quiknkoldpoor girl. poor victims. rather focus on them then the shooter. giving too much thought to the monster takes away from the victims.10/24/2014 - 10:15pm
Andrew EisenFor what it's worth, early reports are painting the motive as "he was pissed that a particular girl wouldn't date him."10/24/2014 - 10:12pm
quiknkoldwell then I suck as a man cause I ask for help when necessary :P10/24/2014 - 10:07pm
Technogeek(That said, mostly I was making the smartass evopsych comment because your post seemed like the kind of just-so story that has come to dominate 99% of its usage.)10/24/2014 - 10:04pm
TechnogeekHell, Liam Neeson built his modern career around it. Cultural factors likely play a far greater role than you appear willing to admit.10/24/2014 - 10:03pm
TechnogeekSeriously, though, the idea of "because women are protectors and that's why they never commit school shootings" is, at best, grossly overreductive. There's nothing inherently feminine about being willing to kill in order to protect one's offspring.10/24/2014 - 10:03pm
MechaCrashThe "toxic masculinity" thing refers to how you have to SUCK IT UP AND BE A MAN because seeking help is seen as weakness, which means you suck at manliness, so it builds and builds and builds until something finally snaps.10/24/2014 - 10:01pm
quiknkoldthere, I'm done. And thats what Christmas is all about, Charlie Brown10/24/2014 - 9:54pm
quiknkoldand I am not spouting Evopsych, technogeek. tbh I never heard the phrase till you said it. I'm going off my observations.10/24/2014 - 9:54pm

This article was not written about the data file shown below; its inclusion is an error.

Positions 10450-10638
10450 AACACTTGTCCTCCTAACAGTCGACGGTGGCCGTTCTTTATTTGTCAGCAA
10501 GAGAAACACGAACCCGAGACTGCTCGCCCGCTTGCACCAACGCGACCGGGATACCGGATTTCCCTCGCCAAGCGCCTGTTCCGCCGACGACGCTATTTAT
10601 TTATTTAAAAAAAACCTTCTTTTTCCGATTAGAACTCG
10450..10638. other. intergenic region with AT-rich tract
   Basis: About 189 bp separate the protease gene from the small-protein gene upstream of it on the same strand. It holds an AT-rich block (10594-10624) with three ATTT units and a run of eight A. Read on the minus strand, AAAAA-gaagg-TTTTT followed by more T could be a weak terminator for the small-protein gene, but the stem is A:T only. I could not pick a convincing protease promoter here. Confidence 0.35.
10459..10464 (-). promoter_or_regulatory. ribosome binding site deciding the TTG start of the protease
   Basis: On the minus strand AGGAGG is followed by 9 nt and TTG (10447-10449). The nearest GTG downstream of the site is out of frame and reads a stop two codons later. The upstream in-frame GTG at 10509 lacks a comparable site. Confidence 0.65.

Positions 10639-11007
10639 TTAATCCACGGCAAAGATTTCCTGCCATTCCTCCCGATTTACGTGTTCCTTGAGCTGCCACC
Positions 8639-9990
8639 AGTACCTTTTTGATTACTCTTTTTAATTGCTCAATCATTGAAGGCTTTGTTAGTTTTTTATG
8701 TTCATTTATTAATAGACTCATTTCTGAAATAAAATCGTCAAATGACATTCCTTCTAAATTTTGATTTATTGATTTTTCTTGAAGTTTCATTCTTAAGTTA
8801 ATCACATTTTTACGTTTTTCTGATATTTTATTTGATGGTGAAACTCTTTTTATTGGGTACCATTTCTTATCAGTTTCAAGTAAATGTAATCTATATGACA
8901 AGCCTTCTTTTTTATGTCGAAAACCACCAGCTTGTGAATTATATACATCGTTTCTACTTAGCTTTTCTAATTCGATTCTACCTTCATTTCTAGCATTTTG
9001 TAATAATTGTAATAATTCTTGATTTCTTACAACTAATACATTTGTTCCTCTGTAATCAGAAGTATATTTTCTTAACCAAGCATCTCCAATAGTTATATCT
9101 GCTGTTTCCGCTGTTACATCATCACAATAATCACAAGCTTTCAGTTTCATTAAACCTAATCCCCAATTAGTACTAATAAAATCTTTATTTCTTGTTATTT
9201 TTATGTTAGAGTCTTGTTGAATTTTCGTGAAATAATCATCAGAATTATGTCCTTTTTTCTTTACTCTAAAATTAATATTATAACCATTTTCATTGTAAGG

quiknkoldmoreover, the guy who did this isnt even white. He was native american according to the news report I read. Also that he went for a specific target. That's a much different picture than a certain Sandy Hook guy who will not be named10/24/2014 - 9:53pm
quiknkoldbut I am also certain nobody in their right mind is committing these shootings singing the Machoman song. these are sick individuals who have given up on life10/24/2014 - 9:51pm
Technogeekevopsych lol10/24/2014 - 9:49pm
quiknkoldWhen you suffer from mental illness, youre more likely to go by instinct. yes. I came off as sexist.10/24/2014 - 9:46pm
quiknkoldmore on somthing they are fixated on. Post Partum Depression is an example. This is why a woman is less likely to go off on a rampage.10/24/2014 - 9:44pm
quiknkoldA Mother will fight to protect her children or her mate. This does not mean they are any different then males when it comes to destruction and mental illness. A Woman has just enough opportunity to be sick like a man. The difference is they will focus10/24/2014 - 9:43pm
quiknkoldsociologist. I've spent years observing and I've come to the conclusion that a big reason men and women are different is because Women are Protectors. Women wont wantonly kill because they are all about protecting what they care about. They are wired this10/24/2014 - 9:43pm
james_fudgeYeah having a penis probably doesn't have a lot to do with it10/24/2014 - 9:32pm
quiknkoldIts Mental Illness. Nobody who is actually sane would willingly walk into a school and commit that. its Mental Illness topped with Teenage Angst. and I'm going to say something that may be construed as sexist, but I dont mean it as such. I mean it as a...10/24/2014 - 9:29pm
Matthew WilsonIt is a worth while discussion, but I dont agree with here premise. I dont belive it has anything to do with masculinity.10/24/2014 - 9:13pm